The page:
Understanding your supply chain

You’ll be best able to reduce the effects of supply chain disruptions on your business by identifying the risks within your supply chain and developing ways to mitigate them. You should document this process in your risk management plan, which is part of your overall business continuity plan.

There are four main types of external supply chain risks, which are largely out of a business’s control:

  • Supply chain risks that are caused by any interruptions to the flow of products, whether finished goods, raw material or parts, within your supply chain.
  • Environmental risks, which are related to economic, social, governmental, political and climate factors – including the threat of terrorism – that affect the supply chain.
  • Business risks, which can be caused by factors such as a supplier’s financial or management stability, or purchase and sale of supplier companies.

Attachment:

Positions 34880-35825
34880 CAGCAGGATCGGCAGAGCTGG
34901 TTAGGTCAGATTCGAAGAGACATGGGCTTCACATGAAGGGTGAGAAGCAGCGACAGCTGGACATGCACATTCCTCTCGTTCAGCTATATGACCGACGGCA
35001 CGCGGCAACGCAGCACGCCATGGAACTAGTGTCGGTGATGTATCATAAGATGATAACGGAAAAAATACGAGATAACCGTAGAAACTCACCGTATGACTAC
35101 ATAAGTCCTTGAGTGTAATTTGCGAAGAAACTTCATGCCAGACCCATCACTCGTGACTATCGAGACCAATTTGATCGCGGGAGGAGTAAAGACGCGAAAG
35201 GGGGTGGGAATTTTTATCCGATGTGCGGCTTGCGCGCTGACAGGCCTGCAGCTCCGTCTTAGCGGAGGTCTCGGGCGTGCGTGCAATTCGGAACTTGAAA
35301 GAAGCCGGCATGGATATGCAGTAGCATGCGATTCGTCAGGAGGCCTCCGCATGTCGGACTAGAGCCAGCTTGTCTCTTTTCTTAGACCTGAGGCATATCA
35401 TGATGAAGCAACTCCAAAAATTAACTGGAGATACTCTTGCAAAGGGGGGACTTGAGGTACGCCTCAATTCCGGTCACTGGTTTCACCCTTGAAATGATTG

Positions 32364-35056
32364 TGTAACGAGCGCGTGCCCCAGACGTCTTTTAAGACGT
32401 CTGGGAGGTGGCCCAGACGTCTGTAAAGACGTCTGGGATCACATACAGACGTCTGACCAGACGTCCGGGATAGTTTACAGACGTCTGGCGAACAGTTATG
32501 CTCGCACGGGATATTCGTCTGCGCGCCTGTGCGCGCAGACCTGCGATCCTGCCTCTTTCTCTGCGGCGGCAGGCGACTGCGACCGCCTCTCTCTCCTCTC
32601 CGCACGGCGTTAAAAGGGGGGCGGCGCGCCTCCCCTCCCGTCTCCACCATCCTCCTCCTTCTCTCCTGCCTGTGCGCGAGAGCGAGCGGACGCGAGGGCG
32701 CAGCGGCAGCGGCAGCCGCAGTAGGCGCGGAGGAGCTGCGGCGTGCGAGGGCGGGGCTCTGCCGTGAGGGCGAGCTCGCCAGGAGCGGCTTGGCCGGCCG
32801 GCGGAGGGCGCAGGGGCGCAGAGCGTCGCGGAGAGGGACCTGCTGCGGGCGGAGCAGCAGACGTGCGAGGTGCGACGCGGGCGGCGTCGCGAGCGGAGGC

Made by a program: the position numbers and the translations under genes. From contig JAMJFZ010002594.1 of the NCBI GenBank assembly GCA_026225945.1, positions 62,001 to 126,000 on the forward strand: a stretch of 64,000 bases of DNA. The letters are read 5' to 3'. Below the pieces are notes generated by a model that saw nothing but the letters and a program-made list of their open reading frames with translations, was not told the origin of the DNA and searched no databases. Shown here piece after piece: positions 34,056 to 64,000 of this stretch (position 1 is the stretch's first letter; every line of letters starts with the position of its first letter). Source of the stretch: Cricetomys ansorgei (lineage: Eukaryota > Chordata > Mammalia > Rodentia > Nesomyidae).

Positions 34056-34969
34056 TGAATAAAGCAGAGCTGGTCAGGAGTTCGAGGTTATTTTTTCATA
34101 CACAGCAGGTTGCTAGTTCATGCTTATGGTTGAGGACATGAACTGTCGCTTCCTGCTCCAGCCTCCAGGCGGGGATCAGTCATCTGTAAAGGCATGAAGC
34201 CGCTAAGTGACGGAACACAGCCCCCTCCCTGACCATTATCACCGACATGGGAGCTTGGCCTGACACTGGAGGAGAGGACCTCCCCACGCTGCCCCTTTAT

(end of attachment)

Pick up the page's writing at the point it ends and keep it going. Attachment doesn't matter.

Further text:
• Physical plant risks, which can be caused by the condition of a supplier’s physical facility and regulatory compliance. For example, if your key supplier has a machinery breakdown and can’t produce, or regulators shut the facility down, your supply chain will be affected.


Developing a plan

The best way to manage a supply chain disruption is to prepare for it. You should undertake a business impact analysis to prepare your business to address the impacts of supply chain disruption.

Form a team of key personnel that should include shipping and receiving, and management and supervisors involved in your key processes. The team should: